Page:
A young South African man who had the world’s first successful penis transplant in December has impregnated his girlfriend, the doctor who led the surgery said on Friday.
The 22-year-old man, who has not been named, had to have his penis amputated three years previously because of a botched circumcision.
The nine-hour transplant operation formed part of a pilot study by Tygerberg Hospital in Cape Town and the University of Stellenbosch. The patient was sexually active five weeks later.
Urologist Andre van der Merwe, who led the team that performed the operation, said the patient informed him that his partner is about four months pregnant. “We are happy that there were no complications and that his penis is functioning well,” said Van der Merwe, who is based at Stellenbosch University.
“There was nothing preventing him from having children because his sperm wasn’t affected,” the doctor said, adding that before news of the pregnancy, the surgery team had been “ticking most of the boxes where this guy can stand and urinate normally, have sexual intercourse and recover his penis function completely.”
The urologist said independent pregnancy or paternity tests had not been done to verify it was indeed the patient’s child but he had no reason to disbelieve the young man, who was employed and lived in Cape Town.
“I know he can ejaculate normally and there is no reason for him to be infertile. I was expecting a pregnancy at some stage, even though I didn’t expect it this early,” the doctor said.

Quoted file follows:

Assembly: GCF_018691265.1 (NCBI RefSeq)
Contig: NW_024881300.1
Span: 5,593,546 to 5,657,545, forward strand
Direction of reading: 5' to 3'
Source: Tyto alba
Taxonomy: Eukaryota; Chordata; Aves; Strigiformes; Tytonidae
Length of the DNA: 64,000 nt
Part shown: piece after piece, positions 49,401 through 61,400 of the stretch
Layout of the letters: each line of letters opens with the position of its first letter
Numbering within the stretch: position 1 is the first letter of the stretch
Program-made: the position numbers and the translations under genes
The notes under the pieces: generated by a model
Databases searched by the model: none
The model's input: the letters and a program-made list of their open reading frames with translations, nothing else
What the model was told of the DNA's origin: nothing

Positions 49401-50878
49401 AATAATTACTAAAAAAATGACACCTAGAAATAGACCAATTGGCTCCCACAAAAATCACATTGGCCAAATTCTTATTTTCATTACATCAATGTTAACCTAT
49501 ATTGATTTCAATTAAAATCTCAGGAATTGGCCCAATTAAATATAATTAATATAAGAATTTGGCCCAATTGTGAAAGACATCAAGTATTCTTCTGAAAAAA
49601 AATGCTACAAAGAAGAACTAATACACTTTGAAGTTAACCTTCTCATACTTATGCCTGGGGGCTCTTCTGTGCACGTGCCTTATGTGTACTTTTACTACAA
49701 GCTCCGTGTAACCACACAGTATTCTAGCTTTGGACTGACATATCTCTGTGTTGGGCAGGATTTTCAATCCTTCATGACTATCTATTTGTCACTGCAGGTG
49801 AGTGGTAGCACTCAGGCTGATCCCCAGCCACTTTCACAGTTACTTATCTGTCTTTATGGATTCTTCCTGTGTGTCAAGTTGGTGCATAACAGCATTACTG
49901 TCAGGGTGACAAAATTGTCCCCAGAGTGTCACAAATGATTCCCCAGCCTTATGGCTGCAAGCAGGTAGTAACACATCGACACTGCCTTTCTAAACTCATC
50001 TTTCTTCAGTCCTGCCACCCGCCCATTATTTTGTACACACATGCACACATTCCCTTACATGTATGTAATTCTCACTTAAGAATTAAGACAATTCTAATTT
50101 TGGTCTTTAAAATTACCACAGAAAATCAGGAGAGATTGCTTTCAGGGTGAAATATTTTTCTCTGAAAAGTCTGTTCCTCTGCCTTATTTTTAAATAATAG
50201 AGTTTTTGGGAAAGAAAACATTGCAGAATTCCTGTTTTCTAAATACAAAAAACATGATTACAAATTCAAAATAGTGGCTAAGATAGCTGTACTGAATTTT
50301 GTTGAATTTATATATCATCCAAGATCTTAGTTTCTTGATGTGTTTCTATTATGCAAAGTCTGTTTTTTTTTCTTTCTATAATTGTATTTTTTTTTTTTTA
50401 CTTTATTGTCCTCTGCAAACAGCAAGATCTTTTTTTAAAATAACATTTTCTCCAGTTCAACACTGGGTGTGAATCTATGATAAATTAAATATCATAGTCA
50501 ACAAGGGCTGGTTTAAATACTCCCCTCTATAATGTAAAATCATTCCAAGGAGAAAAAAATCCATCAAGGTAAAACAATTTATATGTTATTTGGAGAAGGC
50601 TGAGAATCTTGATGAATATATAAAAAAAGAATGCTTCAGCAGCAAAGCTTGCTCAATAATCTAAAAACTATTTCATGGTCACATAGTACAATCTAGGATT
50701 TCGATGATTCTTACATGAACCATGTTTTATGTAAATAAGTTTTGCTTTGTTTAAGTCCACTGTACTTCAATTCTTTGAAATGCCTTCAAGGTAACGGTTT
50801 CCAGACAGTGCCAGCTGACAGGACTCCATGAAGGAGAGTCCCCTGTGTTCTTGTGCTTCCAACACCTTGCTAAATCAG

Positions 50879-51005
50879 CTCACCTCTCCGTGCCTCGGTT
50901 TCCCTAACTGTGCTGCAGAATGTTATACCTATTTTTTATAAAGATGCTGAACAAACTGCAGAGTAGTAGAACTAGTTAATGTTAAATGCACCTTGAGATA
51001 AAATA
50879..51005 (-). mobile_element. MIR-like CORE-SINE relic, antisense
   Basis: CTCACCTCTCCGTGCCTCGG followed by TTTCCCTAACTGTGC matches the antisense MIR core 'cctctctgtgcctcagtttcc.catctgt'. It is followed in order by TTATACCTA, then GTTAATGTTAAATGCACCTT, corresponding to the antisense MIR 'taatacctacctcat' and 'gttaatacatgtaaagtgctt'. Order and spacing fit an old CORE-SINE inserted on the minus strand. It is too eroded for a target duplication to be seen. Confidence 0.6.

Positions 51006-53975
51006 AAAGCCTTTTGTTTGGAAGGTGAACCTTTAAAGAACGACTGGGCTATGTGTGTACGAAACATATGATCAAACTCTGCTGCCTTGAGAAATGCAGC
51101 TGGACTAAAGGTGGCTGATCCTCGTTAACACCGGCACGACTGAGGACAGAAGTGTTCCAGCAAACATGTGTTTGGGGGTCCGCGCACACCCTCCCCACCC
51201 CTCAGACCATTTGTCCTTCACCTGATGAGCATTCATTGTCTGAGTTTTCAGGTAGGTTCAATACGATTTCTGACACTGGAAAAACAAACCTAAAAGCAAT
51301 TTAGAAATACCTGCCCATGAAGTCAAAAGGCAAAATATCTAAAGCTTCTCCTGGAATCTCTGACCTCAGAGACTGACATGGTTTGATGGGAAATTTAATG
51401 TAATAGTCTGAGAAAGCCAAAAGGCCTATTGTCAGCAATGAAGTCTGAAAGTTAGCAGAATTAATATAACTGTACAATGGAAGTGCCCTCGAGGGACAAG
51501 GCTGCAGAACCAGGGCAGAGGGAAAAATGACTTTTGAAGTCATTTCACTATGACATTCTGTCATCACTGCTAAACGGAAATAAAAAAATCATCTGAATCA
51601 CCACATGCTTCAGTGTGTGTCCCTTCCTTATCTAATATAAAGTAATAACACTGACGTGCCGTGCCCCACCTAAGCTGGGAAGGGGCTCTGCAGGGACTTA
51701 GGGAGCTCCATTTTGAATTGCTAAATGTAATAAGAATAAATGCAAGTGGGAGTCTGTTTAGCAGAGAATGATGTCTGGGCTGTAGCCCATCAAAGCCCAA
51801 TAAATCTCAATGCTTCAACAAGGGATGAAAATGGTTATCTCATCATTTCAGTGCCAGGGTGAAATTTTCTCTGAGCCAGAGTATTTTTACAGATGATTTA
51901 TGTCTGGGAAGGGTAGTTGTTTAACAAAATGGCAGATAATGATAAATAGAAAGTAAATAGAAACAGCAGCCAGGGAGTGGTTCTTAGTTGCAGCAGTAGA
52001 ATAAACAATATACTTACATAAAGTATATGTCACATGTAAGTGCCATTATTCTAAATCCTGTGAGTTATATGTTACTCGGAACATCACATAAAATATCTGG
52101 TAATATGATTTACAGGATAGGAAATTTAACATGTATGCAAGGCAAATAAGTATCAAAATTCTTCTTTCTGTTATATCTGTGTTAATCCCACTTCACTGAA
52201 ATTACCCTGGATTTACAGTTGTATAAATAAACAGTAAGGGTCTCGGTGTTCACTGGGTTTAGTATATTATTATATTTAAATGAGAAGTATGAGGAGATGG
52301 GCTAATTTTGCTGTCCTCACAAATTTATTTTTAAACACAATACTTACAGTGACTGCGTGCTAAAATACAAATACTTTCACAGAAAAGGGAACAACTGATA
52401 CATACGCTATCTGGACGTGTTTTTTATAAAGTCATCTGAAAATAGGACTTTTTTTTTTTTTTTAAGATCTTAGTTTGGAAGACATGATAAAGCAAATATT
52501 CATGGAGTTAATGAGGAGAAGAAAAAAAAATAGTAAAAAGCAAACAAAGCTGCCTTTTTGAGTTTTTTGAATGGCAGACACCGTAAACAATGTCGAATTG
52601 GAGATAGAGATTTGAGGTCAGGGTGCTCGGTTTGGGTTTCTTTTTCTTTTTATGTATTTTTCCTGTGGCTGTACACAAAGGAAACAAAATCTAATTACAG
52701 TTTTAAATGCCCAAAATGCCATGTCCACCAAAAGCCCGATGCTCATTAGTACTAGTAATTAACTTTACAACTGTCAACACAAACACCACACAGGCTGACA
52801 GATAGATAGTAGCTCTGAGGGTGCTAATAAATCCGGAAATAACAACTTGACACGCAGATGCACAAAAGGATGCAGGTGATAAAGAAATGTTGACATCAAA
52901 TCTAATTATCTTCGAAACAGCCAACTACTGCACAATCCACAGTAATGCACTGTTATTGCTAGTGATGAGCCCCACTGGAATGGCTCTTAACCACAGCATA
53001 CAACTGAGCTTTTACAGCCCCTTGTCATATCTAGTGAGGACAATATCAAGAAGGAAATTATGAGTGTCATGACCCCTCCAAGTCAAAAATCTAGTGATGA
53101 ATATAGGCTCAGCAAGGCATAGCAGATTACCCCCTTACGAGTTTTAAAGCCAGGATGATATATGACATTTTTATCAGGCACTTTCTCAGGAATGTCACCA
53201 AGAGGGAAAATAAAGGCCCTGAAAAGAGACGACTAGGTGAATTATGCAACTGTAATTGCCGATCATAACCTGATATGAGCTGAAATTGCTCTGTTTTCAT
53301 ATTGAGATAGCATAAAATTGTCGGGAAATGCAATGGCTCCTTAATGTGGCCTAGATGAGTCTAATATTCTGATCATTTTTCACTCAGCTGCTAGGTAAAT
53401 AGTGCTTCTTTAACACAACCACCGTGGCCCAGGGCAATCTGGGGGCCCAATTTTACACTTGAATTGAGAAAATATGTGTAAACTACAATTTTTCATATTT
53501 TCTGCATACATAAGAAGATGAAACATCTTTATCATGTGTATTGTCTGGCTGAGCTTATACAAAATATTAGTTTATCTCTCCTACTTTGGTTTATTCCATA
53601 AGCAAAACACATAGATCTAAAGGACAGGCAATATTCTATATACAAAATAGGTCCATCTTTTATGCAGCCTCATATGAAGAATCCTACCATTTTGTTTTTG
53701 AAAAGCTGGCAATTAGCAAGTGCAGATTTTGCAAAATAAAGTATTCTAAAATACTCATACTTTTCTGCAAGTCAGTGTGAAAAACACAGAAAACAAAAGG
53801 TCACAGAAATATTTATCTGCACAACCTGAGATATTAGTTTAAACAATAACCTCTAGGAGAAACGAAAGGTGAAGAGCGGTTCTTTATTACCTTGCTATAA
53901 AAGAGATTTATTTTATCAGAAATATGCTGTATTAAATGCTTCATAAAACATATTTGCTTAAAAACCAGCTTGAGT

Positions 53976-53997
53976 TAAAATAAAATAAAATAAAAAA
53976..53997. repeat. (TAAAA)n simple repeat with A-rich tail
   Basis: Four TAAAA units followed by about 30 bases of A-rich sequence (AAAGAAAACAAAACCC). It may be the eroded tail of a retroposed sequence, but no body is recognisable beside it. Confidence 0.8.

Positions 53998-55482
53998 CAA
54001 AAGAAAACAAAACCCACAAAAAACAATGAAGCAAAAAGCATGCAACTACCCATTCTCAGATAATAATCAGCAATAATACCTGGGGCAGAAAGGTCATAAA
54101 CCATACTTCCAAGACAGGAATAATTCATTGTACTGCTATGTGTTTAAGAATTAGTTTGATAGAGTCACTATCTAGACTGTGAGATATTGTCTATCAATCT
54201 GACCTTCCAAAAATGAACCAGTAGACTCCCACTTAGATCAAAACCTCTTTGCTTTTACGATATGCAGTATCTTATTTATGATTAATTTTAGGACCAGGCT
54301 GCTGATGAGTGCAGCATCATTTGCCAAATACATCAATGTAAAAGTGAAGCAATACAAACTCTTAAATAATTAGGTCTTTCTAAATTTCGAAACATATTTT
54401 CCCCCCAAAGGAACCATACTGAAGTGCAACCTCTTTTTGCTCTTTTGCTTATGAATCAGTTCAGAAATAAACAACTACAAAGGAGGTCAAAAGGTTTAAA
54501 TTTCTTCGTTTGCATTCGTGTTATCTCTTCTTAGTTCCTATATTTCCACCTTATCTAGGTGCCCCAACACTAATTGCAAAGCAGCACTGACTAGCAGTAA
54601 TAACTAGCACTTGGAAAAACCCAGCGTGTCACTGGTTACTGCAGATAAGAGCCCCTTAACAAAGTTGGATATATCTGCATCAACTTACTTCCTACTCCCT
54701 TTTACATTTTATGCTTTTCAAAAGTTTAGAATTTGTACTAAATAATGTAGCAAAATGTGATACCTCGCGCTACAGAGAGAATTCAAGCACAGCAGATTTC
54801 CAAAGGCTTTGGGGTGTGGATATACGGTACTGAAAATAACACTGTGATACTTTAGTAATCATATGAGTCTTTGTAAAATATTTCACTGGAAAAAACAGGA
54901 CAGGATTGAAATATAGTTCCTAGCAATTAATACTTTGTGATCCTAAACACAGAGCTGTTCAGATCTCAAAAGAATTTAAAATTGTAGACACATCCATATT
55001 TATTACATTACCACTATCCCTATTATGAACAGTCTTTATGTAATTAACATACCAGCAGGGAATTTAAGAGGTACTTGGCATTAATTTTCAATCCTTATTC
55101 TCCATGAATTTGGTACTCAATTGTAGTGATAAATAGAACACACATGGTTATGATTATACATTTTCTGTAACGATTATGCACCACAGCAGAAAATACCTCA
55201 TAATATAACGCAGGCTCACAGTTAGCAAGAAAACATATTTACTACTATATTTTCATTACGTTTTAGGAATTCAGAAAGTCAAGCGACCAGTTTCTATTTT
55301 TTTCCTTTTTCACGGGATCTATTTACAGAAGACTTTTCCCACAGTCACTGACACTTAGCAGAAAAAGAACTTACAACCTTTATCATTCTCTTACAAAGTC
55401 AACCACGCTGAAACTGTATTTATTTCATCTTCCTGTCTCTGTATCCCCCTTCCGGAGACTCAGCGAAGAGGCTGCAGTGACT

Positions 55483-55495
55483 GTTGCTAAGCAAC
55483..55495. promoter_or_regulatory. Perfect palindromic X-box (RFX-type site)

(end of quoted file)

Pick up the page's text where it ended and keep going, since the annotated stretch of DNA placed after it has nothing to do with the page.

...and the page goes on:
Each year, some 250 young South African men, mainly from the Xhosa tribe, lose their penises after coming-of-age rituals go wrong. It is hoped Van der Merwe’s pioneering surgery will help them overcome the physical and psychological trauma.
Van der Merwe said his team had been inundated with requests from men who had had similar amputations but could not take everyone.
“Right now we have about nine people on our program,” he said, pointing out that finding penis donors would be one of the challenges, as is the case with any other organ.
“I don’t think it would be easy but I believe people will now come forward because of this positive case,” he said.
Announcing the successful transplant in March, Van der Merwe’s team said the procedure could eventually be offered to men who had lost their penis to cancer or as a last resort for severe erectile dysfunction.
Van der Merwe has received requests for penis transplants from as far afield as the United States, Colombia and Russia.
“I do believe we will transplant again before the end of the year,” he said.